Liquid Biopsy for Guiding Treatment Decisions in Advanced Non–Small Cell Lung Cancer
Gretchen Suk, DMSc, PA-C
From Guardant Health, Inc., Palo Alto, California, and University of Lynchburg, Lynchburg, Virginia
Author’s disclosure of conflict of interest is found at the end of this article.
Correspondence to: Gretchen D. Suk, DMSc, PA-C, 3100 Hanover Street, Palo Alto, CA 94304.
J Adv Pract Oncol 2022;13(8):790–795 |
© 2022 Harborside™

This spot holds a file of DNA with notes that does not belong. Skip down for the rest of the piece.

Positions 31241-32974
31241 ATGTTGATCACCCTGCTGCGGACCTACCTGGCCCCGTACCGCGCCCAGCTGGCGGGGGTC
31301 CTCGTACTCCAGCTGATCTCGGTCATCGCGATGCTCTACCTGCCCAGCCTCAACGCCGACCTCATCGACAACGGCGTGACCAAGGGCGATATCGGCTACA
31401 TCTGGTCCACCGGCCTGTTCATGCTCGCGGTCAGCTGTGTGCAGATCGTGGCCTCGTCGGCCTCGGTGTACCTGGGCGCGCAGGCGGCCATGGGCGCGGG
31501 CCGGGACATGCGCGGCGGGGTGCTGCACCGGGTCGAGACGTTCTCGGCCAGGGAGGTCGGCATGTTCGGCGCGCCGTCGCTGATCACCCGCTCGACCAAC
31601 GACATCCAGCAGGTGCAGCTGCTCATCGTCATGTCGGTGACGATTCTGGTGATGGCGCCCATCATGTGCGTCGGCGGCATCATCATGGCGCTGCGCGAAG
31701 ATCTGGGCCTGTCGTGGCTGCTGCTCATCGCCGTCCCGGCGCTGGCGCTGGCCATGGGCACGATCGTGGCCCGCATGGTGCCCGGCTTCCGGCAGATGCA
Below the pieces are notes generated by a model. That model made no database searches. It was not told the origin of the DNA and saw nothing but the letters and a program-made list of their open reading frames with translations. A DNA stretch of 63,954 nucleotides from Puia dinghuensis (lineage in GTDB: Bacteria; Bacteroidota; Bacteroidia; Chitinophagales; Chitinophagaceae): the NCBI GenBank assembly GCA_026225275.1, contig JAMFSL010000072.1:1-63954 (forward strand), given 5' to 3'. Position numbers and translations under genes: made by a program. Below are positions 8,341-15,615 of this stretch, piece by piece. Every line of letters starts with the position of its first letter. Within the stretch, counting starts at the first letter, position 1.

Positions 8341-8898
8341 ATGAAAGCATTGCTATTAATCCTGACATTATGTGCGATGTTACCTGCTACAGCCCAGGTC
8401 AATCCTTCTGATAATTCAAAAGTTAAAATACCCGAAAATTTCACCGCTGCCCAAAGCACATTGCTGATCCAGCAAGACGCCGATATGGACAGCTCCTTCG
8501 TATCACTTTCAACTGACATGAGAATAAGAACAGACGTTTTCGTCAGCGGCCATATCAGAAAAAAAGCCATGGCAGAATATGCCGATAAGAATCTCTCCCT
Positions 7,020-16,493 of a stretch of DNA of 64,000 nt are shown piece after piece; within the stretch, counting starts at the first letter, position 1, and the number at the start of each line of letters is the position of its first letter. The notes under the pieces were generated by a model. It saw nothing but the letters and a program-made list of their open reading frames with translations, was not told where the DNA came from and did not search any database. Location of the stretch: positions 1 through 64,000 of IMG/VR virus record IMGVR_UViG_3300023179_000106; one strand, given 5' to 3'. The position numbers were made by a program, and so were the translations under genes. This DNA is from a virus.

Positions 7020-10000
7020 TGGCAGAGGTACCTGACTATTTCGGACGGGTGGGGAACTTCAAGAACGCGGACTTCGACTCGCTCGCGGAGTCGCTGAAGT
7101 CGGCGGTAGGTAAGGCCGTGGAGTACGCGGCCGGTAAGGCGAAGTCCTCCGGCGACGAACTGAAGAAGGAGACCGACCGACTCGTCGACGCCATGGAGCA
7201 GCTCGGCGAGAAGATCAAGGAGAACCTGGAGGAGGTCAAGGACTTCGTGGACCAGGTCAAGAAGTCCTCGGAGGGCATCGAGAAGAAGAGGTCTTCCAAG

Lung cancer is the leading cause of cancer-related deaths in the United States. The 5-year survival rates are poor with traditional therapy alone. New scientific advances in technology involving the human genome, including diagnostic tools to inform on tumor-derived acquired (somatic) mutations that drive cancer formation, are essential to utilize. Targeting cancer cells paired with actionable drugs to shut off growth pathways has significantly improved patient survival. Obtaining mutational analysis can be performed via traditional methods such as tissue; new advances allow comparable information obtained through liquid biopsy to inform targeted treatment decision-making. Getting tissue for additional molecular analysis can pose several challenges for patients. Liquid biopsy is a minimally invasive test (typically blood) analyzed by next-generation sequencing for tumor shed to obtain actionable information for treatment decisions. Analyses between blood and tissue consistently yield high concordance, with liquid biopsy providing faster turnaround time for results than tissue. The utility of liquid biopsy is well proven but not standardized and cannot diagnose lung cancer histopathology, which requires a tissue diagnosis.
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